The next OS X update from Apple may be far off as the company is struggling to contain a wildfire stemming from its faulty Maps application, while also attempting to approve as many applications as possible for the new iPhone 5 and iOS 6.
The company headquartered a 1 Infinite Loop, Cupertino, California is known for its rapid OS X beta seeding program which generally works like a Swiss watch. As soon as one incremental update is out, development on the next build kicks off internally.
In some instances, Apple commissions testing for an upcoming system update before even the current beta is cleansed of all the known bugs.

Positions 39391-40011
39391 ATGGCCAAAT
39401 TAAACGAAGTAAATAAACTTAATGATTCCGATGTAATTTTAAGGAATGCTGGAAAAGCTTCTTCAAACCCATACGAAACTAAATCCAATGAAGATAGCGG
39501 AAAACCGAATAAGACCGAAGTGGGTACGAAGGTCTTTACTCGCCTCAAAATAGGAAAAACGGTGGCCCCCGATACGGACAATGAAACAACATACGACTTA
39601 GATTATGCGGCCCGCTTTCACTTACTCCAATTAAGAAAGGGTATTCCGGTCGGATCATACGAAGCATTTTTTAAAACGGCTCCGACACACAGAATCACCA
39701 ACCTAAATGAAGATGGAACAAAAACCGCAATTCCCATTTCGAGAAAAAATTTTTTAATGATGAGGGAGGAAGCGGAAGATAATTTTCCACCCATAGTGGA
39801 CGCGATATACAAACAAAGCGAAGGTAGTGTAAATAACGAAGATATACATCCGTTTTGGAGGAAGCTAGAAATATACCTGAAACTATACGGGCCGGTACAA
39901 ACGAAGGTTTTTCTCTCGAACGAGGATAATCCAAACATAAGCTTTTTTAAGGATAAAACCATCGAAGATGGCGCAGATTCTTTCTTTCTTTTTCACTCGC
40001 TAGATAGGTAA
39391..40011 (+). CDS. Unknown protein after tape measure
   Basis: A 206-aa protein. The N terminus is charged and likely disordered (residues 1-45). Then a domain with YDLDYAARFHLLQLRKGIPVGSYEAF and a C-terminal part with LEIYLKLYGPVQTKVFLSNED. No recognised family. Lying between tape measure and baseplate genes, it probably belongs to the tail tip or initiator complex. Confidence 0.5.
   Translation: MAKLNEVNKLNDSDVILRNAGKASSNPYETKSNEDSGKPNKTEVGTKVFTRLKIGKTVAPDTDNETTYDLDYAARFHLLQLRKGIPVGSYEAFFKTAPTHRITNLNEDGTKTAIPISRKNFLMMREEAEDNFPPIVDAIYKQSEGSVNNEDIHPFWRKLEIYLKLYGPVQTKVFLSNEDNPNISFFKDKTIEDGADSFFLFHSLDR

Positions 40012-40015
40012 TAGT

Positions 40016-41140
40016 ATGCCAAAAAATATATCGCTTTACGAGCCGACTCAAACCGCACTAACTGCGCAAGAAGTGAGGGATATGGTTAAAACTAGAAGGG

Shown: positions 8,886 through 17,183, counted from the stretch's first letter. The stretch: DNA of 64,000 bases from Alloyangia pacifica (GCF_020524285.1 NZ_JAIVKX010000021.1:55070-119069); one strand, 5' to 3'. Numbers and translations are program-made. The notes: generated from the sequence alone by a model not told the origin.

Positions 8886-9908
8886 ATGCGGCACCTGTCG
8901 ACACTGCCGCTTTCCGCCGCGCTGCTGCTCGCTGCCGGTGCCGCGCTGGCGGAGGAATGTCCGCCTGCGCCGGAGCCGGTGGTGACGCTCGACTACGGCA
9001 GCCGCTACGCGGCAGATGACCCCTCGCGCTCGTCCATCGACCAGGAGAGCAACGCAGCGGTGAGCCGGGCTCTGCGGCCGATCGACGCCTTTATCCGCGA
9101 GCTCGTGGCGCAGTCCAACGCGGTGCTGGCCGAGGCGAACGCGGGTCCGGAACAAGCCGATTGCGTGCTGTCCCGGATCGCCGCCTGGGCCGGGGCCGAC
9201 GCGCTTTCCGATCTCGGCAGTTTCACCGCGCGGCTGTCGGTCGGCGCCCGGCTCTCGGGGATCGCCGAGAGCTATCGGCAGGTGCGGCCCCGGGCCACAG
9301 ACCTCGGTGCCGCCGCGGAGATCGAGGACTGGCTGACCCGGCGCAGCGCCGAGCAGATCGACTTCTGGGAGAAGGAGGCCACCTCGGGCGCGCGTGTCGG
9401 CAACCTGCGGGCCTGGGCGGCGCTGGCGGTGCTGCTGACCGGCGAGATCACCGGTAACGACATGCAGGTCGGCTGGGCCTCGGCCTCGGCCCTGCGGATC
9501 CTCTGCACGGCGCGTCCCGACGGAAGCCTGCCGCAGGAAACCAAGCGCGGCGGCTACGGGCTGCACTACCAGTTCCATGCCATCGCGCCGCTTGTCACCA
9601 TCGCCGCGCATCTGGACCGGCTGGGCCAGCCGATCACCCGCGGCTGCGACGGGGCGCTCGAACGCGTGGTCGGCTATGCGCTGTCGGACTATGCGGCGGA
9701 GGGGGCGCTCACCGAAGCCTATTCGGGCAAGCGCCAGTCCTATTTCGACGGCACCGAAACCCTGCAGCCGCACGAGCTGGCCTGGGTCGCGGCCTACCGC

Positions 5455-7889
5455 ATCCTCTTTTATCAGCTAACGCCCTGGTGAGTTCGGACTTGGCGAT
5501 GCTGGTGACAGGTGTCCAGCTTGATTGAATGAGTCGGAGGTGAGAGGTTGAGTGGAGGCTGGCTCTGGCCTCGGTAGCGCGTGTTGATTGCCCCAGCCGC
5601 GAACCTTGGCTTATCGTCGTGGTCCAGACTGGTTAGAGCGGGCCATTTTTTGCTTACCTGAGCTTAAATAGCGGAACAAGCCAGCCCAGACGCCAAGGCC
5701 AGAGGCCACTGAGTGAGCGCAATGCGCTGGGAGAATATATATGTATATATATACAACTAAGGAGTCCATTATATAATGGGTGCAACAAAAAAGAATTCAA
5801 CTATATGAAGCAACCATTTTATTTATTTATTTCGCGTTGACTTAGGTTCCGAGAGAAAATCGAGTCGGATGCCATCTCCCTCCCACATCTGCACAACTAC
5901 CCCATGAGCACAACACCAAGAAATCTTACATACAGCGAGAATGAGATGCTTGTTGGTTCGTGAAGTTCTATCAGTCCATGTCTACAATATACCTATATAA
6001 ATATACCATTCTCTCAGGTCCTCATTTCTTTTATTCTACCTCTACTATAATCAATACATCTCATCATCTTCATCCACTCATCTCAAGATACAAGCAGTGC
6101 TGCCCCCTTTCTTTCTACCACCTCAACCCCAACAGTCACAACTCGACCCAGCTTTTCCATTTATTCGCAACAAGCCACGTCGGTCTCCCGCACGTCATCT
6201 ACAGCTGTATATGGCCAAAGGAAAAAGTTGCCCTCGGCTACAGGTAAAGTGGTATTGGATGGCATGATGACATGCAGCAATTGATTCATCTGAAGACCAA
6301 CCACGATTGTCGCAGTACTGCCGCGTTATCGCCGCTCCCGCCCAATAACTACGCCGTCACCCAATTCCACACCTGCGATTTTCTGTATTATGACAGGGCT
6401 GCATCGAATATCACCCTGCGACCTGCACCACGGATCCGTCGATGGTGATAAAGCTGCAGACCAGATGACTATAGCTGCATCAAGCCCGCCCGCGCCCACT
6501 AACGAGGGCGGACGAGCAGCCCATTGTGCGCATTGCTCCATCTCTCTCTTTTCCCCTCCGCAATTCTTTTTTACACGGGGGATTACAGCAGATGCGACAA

And developers sometimes have to juggle two streams of seeds, a good example being the development cycle shared by OS X Lion 10.7.5 and OS X Mountain Lion 10.8.2.
However, once Apple lifted the cloth off its iPhone 5 (releasing these two updates shortly thereafter) last month, it all went silent on the Mac front. Normally, we should have heard reports that developers were beginning to receive builds of OS X 10.8.3. But they’re mum.
And the reason is simple. With the iPhone 5 released to the masses, and a PR nightmare on its hands regarding Maps, Apple needs all the manpower it can get.
The company is also said to be adjusting quality-control at Foxconn to ensure that no more faulty iPhones are rolled out, and the iOS App Store review team is said to have beefed up personnel with members from the Mac App Store review department.
All these efforts are made with the customer in mind, but also to keep those stock prices high.
And with the iPad mini just around the corner, really, who even gives a damn about the next Mountain Lion patch?